[it happens to be in our power to connect with the foregoing testimony to the talents of oxen a still more striking and novel illustration of the effect with which bulls may be educated. The two papers combined are an answer to the startling question of Michelet: “Those oxen crouching beneath the dark oak, —is there no reason in their long reveries!”— Ed.]
Every traveller who has written on Spain has described more or less correctly a bull-fight— generally prefacing his narrative by abusing the pastime; or at any rate by lamenting that so barbarous a diversion should be sanctioned in a Christian country, and often drawing the conclusion, that the familiarising both sexes of all ages to such a bloody sight, must blunt the feelings; and even go So far as to attribute to it all the assassinations, murders, crimes, and even the bad government, of Spain.
Now I must observe, in the first place, that the assassinations and crimes in Spain are greatly exaggerated; and I very much doubt if one-half of the amount of crimes (and especially the premeditated ones) is committed in the course of a year in that large tract of country as in half that time in this glorious land of philanthropy, mild laws, good government, and charitable institutions.
The hot blood of the child of the sunny south is stirred to frenzy in a fit of jealousy, or when insulted; and in that moment of madness and passion it sometimes happens that he lays his foe prostrate at his feet, from a stab with the knife he ever carries in the folds of his sash, but oftener far he calls on his enemy to defend himself, and the strife is equal: but in that land of bull-fights where do you find the premeditated death by slow poison? Or where the murderer who watches with a smile on his face, with words of affection on his lips, ever with intense longing, the progress of agony, and with exulting delight the death-pangs of his victim? Where do you find the wife beaten and ill-used by her husband, and the luckless stepchildren starved in a cellar, and maltreated by the so-called parent?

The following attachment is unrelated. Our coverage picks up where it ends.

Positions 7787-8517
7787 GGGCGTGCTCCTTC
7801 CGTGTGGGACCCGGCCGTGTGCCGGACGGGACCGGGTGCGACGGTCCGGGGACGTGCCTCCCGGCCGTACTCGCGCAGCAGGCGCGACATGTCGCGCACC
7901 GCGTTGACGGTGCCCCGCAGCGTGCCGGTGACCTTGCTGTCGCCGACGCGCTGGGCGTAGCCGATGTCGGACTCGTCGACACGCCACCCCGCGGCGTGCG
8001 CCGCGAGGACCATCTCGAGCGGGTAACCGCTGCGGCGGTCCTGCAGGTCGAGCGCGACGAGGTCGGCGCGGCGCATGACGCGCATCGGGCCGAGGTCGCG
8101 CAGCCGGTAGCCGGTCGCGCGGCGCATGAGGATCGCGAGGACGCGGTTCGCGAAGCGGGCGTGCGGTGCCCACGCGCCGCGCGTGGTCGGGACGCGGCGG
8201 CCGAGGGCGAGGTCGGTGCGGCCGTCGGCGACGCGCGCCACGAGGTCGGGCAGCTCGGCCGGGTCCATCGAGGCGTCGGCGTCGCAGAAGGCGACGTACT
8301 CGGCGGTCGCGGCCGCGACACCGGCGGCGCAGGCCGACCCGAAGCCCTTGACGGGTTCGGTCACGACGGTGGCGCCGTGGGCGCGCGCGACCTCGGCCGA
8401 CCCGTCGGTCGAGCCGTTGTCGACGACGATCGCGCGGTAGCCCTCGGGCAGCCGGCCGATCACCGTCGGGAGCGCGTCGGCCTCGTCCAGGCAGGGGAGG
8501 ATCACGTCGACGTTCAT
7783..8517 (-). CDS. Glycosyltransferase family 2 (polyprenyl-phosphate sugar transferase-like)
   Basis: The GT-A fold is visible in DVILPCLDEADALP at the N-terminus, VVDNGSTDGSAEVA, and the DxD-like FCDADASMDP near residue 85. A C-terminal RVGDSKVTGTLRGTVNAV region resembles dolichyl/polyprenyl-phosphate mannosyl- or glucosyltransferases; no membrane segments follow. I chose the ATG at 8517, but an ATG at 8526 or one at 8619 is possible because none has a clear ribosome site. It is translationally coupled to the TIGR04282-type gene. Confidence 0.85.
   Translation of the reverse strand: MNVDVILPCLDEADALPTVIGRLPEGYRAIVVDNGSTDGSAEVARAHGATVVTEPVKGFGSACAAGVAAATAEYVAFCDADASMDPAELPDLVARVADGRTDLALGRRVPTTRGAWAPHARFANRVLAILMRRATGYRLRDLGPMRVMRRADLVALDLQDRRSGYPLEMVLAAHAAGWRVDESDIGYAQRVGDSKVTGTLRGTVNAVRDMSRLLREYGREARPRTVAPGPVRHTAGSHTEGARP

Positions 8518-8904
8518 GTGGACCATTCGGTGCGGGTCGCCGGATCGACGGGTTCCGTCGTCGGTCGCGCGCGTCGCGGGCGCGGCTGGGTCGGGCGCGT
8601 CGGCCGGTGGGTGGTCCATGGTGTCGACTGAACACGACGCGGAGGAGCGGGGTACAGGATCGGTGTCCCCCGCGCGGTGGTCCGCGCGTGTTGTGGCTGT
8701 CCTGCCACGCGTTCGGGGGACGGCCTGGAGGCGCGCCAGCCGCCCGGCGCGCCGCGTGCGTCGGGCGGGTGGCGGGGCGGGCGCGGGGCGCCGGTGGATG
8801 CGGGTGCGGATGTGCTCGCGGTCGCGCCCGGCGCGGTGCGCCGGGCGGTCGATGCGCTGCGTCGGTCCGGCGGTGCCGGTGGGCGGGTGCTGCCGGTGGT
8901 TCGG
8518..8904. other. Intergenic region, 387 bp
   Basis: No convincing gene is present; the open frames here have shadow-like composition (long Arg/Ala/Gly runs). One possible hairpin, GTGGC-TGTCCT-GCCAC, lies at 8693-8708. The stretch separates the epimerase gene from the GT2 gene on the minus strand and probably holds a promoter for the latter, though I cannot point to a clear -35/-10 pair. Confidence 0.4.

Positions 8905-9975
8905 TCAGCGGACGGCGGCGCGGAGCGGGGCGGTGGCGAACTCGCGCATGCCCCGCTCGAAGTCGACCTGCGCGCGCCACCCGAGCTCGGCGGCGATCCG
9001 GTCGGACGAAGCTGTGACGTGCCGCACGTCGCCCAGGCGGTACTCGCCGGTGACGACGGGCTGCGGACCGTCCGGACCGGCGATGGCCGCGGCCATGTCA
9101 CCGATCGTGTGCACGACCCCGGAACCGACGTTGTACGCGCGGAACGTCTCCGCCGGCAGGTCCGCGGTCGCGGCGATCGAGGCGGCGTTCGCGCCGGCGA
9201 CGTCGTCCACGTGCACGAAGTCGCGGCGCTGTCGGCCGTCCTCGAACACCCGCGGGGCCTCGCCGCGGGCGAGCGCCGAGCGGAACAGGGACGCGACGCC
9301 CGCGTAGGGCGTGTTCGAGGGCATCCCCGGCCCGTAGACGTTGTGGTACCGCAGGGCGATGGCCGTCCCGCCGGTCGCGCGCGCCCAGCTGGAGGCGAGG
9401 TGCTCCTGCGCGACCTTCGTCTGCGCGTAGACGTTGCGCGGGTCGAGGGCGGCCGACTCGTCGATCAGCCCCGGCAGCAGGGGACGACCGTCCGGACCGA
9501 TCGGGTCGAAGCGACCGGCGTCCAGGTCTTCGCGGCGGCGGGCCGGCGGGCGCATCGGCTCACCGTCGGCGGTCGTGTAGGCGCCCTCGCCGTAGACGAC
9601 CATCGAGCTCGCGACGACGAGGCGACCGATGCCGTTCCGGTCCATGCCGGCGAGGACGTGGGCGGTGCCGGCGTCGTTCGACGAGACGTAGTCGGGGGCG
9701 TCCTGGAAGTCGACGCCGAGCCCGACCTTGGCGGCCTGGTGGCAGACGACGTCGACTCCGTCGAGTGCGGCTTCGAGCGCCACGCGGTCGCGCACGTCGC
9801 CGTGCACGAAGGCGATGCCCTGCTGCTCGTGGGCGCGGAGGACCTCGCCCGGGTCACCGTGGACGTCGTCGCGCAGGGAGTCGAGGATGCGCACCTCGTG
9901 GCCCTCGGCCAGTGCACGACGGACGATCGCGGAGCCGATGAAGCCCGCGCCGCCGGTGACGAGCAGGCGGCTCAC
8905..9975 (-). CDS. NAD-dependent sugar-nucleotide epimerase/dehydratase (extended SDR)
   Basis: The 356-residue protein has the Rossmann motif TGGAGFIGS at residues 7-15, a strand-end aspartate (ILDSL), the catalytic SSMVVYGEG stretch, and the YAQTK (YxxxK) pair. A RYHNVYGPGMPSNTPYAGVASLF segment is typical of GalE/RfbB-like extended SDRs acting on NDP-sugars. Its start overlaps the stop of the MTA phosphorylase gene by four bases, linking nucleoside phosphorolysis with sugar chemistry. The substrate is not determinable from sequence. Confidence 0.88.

But I have wandered far from my idea in this digression, and return to my primary remark, that many have written on bull-fights, but none, I l believe, on the way by which this wild and savage I monarch of the plain is lured to the haunts of man,j and brought willingly in the dead of night to the arena of his triumph and his death.
In the year 18— I went to Xerez de la Frontera to see three bull-fights that were to be given on the opening of the new and beautiful plaza just erected. They were, as usual, to take place at four p.m. But the bulls were to be brought to the plaza at three a.m. This act is called the encierro, or shutting in of the bulls. A wooden balustrade was erected from the door of the bullring, increasing in width to the outskirts of the town.
I proceeded to the plaza, where, from an outer upper corridor, I obtained a full view of the open country.
When I left home the moon was shining in all her glory; but the dawn of day is so rapid, and the twilight so short, that the sun’s rays almost kiss the moon’s silvery track, as she modestly retreats from his ardent and rapid advance. I had but just installed myself in the corridor, when my attention was directed to a dark and rapidly advancing mass, which soon I discovered was composed of mounted picadores, armed each with a very long-poled lance, who headed and surrounded the cavalcade of wild bulls. These again were more immediately hemmed in by bulls, taught by the picador to place themselves between their wild companions and the horses; for, otherwise, both horse and man would be in jeopardy of their lives.
On they came rushing to the mouth (if I may so call it) of the balustrade at full gallop. Here the tamed or decoy-bulls (called “cabrestos”) fell back, with the exception of one which carried round its neck the bell of precedence. This one immediately followed the mounted picador who headed this wild procession. As soon as they entered the balustrade, the other “cabrestos ” followed close behind them, to prevent their turning back.
The doors of the plaza are wide open. On they rush through them, with foaming mouths and panting sides, to the other extremity of the plaza, and through another door. One trembles for the picador in front; but his horse adroitly bounds aside, and keeps within the plaza while the bulls rush through, still closely followed by the decoy bulls; but the moment the eight wild ones pass the door their duty ends, and they retreat, only leaving the leader within.
The doors are shunmed-to, and you hear the roaring and bellowing of the ferocious animals, who find themselves enclosed in a small circular court, surrounded by a high wall, and perforated with loop-holes, through which the excited people look with delight at them, adding to their fury by their yells and hooting. The cabresto that had headed them keeps close to the door, which in an auspicious moment is cautiously opened enough for its egress; it always backs out, to keep the others by its horns from escaping from their prison.